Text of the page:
Combustible Celluloid
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With: Liam Neeson, Ewan McGregor, Natalie Portman, Samuel L. Jackson, Jake LLoyd, Ian McDiarmid, Anthony Daniels, Kenny Baker, Pernilla August, Frank Oz, Terence Stamp, Brian Blessed, Ahmed Best
Written by: George Lucas
Directed by: George Lucas
MPAA Rating: PG
Running Time: 133
Date: 05/19/1999

Star Wars: Episode I - The Phantom Menace (1999)

3 Stars (out of 4)

'Menace,' Anyone?

By Jeffrey M. Anderson

There are a hundred small things wrong with Star Wars: Episode I - ThePhantom Menace, from lack of character development, to bad dialogue, to too manyCGI effects (when real actors in costume and makeup are much more effective). Ittries to overwhelm us with its sound and fury in a vain attempt to cover up thedistinct lack of decent writing. However, it gives us at least three scenes thatare wondrous and thrilling: an underwater trip through a planet's core, a speederrace, and the return of R2-D2. George Lucas acts as director and solescreenwriter for the first time in 22 years and he has swung 180 degrees from theman-over-machine theme of Star Wars. Still, it's good to have Star Wars -- anyStar Wars -- back after such a long time; and it's worth seeing.

DVD Details: Most people felt hoodwinked after seeing this film a couple times in the theater, thanks to bad writing, stiff acting, and the insufferable Jar Jar Binks, an insulting comic relief geared for kids under five.

Yet, the new Phantom Menace 2-DVD set (20th Century Fox, $29.98) looks spectacular, and has all the right bells and whistles as far as picture and sound, commentary track, outtakes, documentaries and whatnot. But the movie itself has not aged well in the two years since its theatrical release. What's worse is Lucas' total failure to follow the themes and the very nature of the first film, which had Luke Skywalker learning to depend less on technology and more on his own free will (or, the Force). The film itself agreed with this notion, showing beat-up, cruddy old spaceships and presenting aliens of all breeds as simply part of the furniture.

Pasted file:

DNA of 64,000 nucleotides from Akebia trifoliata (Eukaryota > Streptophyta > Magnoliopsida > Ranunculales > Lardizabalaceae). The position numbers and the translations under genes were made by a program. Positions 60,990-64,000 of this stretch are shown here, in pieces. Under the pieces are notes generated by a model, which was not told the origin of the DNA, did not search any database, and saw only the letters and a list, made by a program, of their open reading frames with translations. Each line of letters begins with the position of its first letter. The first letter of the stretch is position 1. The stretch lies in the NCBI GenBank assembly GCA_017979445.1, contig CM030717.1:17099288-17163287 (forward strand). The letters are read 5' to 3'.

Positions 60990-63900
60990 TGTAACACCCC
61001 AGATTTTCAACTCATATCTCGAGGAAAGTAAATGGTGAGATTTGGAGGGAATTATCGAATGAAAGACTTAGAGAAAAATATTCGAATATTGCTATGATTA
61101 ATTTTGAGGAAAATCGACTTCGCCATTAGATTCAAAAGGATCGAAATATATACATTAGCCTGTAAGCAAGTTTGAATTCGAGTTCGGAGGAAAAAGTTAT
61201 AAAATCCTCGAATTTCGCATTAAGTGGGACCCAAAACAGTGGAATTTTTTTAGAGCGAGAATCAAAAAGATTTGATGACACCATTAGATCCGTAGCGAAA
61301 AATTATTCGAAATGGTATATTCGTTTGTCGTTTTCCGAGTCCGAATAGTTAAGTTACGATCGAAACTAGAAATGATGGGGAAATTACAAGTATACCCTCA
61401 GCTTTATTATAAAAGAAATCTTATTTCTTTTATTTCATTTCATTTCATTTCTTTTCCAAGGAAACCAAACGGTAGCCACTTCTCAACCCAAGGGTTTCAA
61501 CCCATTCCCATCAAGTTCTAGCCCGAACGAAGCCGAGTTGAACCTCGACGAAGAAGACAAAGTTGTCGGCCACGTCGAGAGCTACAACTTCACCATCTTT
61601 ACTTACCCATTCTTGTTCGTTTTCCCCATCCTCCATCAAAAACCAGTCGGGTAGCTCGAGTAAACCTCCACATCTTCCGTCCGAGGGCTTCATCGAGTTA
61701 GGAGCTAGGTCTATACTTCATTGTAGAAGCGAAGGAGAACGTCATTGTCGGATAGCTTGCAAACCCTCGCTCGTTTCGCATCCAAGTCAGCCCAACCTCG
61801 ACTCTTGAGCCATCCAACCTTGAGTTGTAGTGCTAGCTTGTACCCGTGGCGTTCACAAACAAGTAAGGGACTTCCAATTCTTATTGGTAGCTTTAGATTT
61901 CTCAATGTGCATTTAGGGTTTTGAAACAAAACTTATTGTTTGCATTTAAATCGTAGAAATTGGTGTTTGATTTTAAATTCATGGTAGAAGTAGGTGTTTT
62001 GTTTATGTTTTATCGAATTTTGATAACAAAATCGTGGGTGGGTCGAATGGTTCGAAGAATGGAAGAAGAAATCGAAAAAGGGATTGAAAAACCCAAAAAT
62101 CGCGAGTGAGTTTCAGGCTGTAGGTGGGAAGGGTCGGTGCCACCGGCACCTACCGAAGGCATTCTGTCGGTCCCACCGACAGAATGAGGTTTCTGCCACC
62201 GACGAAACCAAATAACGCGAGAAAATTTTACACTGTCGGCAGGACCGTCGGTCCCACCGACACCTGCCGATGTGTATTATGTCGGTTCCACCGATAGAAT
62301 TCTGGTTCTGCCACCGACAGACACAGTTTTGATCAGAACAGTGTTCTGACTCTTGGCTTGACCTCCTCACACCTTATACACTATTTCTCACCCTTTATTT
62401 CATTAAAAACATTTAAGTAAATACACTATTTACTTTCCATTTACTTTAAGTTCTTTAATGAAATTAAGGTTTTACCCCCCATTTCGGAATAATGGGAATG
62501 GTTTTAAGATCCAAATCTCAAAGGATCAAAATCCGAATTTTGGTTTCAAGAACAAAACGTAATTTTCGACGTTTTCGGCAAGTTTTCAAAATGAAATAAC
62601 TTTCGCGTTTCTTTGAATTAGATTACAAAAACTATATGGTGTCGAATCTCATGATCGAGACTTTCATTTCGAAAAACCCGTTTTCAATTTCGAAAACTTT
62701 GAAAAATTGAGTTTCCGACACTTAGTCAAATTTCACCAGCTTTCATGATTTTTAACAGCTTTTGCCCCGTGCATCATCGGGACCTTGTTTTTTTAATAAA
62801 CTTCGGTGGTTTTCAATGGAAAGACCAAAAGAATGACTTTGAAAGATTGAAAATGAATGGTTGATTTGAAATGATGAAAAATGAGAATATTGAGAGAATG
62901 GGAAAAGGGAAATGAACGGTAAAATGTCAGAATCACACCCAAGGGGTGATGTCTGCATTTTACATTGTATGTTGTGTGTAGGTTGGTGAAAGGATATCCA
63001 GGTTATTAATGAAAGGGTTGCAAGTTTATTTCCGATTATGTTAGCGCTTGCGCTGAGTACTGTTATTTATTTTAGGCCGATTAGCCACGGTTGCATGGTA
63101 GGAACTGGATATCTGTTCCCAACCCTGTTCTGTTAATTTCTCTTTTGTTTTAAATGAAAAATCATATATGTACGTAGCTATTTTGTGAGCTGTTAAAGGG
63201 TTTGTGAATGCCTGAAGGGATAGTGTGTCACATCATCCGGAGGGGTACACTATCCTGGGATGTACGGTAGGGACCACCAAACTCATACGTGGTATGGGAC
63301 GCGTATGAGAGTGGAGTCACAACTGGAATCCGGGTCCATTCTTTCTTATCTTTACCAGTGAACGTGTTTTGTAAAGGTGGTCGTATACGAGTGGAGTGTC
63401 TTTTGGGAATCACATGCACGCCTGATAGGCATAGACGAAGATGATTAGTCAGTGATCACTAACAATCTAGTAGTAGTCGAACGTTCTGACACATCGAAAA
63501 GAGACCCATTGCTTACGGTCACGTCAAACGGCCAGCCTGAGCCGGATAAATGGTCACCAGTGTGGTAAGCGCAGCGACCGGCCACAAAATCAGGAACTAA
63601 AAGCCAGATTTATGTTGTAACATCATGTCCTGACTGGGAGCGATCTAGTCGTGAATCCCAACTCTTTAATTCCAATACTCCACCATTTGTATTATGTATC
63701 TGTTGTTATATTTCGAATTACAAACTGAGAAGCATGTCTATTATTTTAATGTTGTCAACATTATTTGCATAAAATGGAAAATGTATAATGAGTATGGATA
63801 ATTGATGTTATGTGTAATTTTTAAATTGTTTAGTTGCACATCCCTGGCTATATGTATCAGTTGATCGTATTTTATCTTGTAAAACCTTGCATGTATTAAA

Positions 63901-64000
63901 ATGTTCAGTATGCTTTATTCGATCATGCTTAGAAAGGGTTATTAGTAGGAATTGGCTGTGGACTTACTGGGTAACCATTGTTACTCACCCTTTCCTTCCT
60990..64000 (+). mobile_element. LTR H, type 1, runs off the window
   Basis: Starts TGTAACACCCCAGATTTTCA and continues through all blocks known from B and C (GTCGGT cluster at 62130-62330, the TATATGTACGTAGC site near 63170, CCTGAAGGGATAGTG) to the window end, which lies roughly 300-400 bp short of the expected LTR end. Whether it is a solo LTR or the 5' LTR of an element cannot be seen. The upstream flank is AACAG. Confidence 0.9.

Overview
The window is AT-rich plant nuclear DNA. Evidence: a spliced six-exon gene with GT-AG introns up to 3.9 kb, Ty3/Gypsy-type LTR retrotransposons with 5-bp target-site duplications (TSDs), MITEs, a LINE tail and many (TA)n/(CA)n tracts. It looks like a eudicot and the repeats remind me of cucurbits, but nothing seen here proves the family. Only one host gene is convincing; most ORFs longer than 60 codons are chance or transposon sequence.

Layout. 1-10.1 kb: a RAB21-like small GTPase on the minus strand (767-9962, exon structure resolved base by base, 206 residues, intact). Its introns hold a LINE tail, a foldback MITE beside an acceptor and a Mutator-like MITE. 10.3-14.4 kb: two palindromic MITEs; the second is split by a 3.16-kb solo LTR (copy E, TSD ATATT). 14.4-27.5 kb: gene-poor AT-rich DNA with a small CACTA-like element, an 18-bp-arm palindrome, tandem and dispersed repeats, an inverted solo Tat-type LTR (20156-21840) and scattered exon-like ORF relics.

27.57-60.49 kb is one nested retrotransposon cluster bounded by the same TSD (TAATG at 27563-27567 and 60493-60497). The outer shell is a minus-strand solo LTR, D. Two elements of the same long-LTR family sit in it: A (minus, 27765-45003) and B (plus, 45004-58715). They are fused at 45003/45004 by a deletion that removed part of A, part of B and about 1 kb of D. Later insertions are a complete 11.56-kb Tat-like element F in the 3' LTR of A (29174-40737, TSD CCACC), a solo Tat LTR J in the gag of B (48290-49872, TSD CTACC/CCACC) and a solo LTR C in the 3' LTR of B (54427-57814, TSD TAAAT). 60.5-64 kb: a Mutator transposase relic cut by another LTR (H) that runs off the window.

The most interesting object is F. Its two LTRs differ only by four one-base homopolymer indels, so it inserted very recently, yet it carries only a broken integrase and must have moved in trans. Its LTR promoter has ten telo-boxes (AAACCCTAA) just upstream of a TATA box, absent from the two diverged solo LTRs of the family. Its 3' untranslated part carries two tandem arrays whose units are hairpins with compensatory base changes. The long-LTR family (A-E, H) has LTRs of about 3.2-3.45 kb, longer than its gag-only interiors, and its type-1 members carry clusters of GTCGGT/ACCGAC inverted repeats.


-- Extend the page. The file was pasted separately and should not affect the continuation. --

Now Lucas seems bent on technology for technology's sake, and his commentary track (shared with a bunch of technicians: producer Rick McCallum, sound designer and co-editor Ben Burtt and effects supervisors Rob Coleman, John Knoll, Dennis Muren and Scott Squires) backs this up. He rarely discusses the Star Wars myth or the characters -- it's mostly all about how the technological wizards dreamed up this gizmo or that effect. It's quite a fall from grace.

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